Muti’s curated CSO series from the archives celebrates principal players and Fritz Reiner
Interview: CSO music director cues up streamed programs as he plans return to Orchestra Hall in a changed post-virus concert world.
By Nancy Malitz and Lawrence B. Johnson
Like everyone else in the performing arts, conductor Riccardo Muti is standing by in the wings – waiting for the coronavirus to leave the stage, the concert hall, the global spotlight.
But while the Chicago Symphony Orchestra’s music director, who last appeared on the podium at Orchestra Hall in March, has been sidelined at this home in Ravenna, Italy, he has been far from idle. The suddenly ample time on Muti’s hands has allowed him, among other things, to plow more deeply into treasured masterworks and explore the archive of Chicago Symphony concert recordings to curate an ongoing series of concerts broadcast by WFMT (98.7 FM) and streamed at wfmt.com.
Now in a second cycle of programs, Muti’s hand-picked concerts – dubbed From the CSO Archives: Maestro’s Choice – continue May 26 with three works featuring soloists drawn from the orchestra and playing under his baton.
“We must always remember that the orchestra musicians are fantastic soloists, so I wanted to bring back these wonderful performances,” Muti said by phone in a trans-Atlantic interview with Chicago On the Aisle. “There are now two orchestras in my heart – the Chicago Symphony and the Vienna Philharmonic, which I have conducted regularly since 1971. So the fact that nobody has been able to come to Chicago Symphony concerts means that as a practical matter we have lost the entire remainder of the season, with concerts now postponed into next season or after. And it is very painful. I think about the musicians every day. So I am happy to put together some programs to be broadcast, to remind the audiences of the greatness of this orchestra.”
That mix begins with CSO concertmaster Robert Chen playing Hindemith’s Violin Concerto, followed by Mozart’s Bassoon Concerto in B-flat with former principal David McGill, Panufnik’s Concerto in modo antico with former principal trumpet Christopher Martin and Schumann’s Cello Concerto with principal John Sharp.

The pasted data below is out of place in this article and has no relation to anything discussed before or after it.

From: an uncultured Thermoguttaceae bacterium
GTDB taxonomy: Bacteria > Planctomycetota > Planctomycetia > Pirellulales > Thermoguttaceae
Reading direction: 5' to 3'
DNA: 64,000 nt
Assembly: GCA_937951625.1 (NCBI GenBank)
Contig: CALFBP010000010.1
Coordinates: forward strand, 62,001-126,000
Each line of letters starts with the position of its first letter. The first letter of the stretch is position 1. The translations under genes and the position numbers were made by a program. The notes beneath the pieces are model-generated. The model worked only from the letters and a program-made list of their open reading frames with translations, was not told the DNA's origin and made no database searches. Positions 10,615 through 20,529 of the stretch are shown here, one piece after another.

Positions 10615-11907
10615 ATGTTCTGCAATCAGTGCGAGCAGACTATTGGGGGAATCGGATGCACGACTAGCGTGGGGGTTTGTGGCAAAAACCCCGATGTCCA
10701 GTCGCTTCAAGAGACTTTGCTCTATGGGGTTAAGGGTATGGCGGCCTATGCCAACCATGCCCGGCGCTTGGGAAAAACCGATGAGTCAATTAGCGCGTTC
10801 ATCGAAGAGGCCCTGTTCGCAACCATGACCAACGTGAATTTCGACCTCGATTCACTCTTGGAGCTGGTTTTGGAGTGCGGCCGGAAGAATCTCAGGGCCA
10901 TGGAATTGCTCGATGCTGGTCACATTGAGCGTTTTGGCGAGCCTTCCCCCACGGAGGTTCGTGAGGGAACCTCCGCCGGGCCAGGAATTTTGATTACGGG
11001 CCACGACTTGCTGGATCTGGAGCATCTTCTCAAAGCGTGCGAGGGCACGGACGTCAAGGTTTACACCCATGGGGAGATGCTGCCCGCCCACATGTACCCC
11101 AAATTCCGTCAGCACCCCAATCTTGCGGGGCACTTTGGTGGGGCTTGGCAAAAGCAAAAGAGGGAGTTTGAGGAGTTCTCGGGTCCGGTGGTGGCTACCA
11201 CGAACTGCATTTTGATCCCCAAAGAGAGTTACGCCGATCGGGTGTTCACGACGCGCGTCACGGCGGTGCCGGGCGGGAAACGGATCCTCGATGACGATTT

Muti also dedicates one concert to the legacy of legendary CSO music director Fritz Reiner, whose bust Muti was instrumental in bringing to the lobby of Symphony Center. As an aspiring young conductor, Muti regarded Reiner’s recordings with the CSO as paragons of perfection. And today, at age 78, himself now esteemed among the world’s foremost conductors, Muti still places Reiner in a triumvirate of unsurpassed masters rounded out by Arturo Toscanini and Wilhelm Furtwängler.
“Fritz Reiner was one of the gods on the international scene of conductors,” Muti said. “He made the Chicago Symphony the great orchestra it is today. As a student in Milano, when I was listening to LPs, the CSO for me was Fritz Reiner. Those performances of the CSO under Reiner were like experiencing a miracle. He made the orchestra unbelievably great. Even with all the experience I now have, I am astonished to hear performances led by this fantastic conductor. I believe that the name of Reiner will only become greater and greater in the future.”
For his Reiner night June 9, Muti has chosen Kodály’s Dances of Galanta, Copland’s Suite from “The Tender Land,” Hindemith’s Cello Concerto with principal cello János Starker and Prokofiev’s Symphony No. 5 in B-flat.
Remaining concerts in the archival series through June 30 feature two more under Muti’s leadership, including the first act of Verdi’s “Otello” from a performance in 2013. As curator, Muti highlights former CSO music director Fritz Reiner’s 1958 world premiere of Aaron Copland’s Suite from “The Tender Land” and former music director Georg Solti leading the finale from Wagner’s “Das Rheingold” – recorded in 1983, the year of Solti’s Bayreuth Festival debut. A decades-spanning all-French program features selections from five concerts led by five different conductors with close CSO ties, including Debussy’s “La mer” led by guest conductor Erich Leinsdorf, Fauré’s Requiem led by former music director Jean Martinon, and Reiner’s interpretation of Ravel’s “La valse.”